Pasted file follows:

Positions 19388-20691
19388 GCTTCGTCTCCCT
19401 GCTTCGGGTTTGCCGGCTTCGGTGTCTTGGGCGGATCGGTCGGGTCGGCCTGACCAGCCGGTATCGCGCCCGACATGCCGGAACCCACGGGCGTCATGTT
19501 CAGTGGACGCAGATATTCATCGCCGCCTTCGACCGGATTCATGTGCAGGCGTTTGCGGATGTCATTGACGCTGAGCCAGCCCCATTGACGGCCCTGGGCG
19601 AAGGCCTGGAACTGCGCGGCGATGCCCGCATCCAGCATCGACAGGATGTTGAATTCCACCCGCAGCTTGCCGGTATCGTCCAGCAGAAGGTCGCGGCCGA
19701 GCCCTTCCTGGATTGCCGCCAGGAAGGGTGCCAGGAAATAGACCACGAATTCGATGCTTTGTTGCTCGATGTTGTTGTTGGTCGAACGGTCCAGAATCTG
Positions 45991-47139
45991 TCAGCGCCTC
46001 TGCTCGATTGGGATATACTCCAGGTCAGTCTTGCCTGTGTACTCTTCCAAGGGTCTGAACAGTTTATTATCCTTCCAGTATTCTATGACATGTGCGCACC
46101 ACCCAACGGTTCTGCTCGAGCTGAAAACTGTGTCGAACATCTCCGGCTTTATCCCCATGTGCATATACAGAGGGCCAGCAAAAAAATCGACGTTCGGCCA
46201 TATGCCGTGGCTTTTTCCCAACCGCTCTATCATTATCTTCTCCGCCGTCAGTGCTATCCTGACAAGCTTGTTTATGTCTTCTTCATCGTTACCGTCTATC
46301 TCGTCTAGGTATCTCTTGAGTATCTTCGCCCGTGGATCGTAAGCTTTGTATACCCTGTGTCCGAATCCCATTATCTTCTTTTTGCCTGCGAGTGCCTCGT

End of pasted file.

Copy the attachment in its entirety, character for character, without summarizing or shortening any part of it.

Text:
Positions 19388-20691
19388 GCTTCGTCTCCCT
19401 GCTTCGGGTTTGCCGGCTTCGGTGTCTTGGGCGGATCGGTCGGGTCGGCCTGACCAGCCGGTATCGCGCCCGACATGCCGGAACCCACGGGCGTCATGTT
19501 CAGTGGACGCAGATATTCATCGCCGCCTTCGACCGGATTCATGTGCAGGCGTTTGCGGATGTCATTGACGCTGAGCCAGCCCCATTGACGGCCCTGGGCG
19601 AAGGCCTGGAACTGCGCGGCGATGCCCGCATCCAGCATCGACAGGATGTTGAATTCCACCCGCAGCTTGCCGGTATCGTCCAGCAGAAGGTCGCGGCCGA
19701 GCCCTTCCTGGATTGCCGCCAGGAAGGGTGCCAGGAAATAGACCACGAATTCGATGCTTTGTTGCTCGATGTTGTTGTTGGTCGAACGGTCCAGAATCTG
Positions 45991-47139
45991 TCAGCGCCTC
46001 TGCTCGATTGGGATATACTCCAGGTCAGTCTTGCCTGTGTACTCTTCCAAGGGTCTGAACAGTTTATTATCCTTCCAGTATTCTATGACATGTGCGCACC
46101 ACCCAACGGTTCTGCTCGAGCTGAAAACTGTGTCGAACATCTCCGGCTTTATCCCCATGTGCATATACAGAGGGCCAGCAAAAAAATCGACGTTCGGCCA
46201 TATGCCGTGGCTTTTTCCCAACCGCTCTATCATTATCTTCTCCGCCGTCAGTGCTATCCTGACAAGCTTGTTTATGTCTTCTTCATCGTTACCGTCTATC
46301 TCGTCTAGGTATCTCTTGAGTATCTTCGCCCGTGGATCGTAAGCTTTGTATACCCTGTGTCCGAATCCCATTATCTTCTTTTTGCCTGCGAGTGCCTCGT